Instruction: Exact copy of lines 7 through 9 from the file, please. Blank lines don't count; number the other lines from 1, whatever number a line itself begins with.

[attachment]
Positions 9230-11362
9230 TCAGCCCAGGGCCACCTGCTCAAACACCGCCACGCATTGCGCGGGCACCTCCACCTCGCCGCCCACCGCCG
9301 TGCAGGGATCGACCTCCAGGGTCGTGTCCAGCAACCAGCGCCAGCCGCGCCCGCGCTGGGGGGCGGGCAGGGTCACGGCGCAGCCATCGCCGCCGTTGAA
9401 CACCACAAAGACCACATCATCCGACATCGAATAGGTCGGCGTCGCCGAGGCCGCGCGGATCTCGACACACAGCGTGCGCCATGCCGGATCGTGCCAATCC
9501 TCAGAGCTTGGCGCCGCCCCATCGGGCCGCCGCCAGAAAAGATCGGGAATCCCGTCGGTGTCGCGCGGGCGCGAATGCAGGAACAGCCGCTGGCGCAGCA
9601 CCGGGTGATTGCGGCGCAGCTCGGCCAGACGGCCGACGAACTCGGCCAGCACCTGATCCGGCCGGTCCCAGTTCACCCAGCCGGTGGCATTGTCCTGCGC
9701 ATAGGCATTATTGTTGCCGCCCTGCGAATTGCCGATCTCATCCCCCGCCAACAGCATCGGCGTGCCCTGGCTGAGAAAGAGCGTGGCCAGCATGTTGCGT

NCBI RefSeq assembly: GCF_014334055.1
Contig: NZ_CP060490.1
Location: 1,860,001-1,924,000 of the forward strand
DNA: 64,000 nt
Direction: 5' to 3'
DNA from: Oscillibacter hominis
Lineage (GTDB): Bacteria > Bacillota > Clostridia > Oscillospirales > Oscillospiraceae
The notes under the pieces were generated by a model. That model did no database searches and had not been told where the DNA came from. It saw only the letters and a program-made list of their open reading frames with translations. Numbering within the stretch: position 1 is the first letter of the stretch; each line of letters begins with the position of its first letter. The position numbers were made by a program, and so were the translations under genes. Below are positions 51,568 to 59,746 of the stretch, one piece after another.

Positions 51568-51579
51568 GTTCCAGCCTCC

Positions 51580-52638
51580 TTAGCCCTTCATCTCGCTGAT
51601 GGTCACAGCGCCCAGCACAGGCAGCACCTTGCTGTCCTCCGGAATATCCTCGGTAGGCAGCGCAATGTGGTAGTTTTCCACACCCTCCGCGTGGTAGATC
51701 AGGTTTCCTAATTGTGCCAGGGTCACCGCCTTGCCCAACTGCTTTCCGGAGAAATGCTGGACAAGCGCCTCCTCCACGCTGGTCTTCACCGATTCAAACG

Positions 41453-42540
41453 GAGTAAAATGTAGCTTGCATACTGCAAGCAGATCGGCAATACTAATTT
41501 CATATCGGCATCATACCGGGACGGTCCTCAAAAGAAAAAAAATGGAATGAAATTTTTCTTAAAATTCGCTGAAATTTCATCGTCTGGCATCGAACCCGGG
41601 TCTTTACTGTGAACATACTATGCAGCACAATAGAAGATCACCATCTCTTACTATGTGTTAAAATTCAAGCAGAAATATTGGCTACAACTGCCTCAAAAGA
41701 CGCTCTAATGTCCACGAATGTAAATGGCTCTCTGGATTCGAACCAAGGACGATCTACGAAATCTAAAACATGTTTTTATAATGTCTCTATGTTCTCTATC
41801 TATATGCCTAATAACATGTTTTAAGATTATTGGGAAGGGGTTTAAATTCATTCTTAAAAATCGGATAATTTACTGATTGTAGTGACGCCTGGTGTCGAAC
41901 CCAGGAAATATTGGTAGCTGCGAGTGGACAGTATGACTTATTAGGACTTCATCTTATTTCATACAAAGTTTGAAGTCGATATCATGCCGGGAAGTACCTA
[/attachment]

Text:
9701 ATAGGCATTATTGTTGCCGCCCTGCGAATTGCCGATCTCATCCCCCGCCAACAGCATCGGCGTGCCCTGGCTGAGAAAGAGCGTGGCCAGCATGTTGCGT

NCBI RefSeq assembly: GCF_014334055.1
Contig: NZ_CP060490.1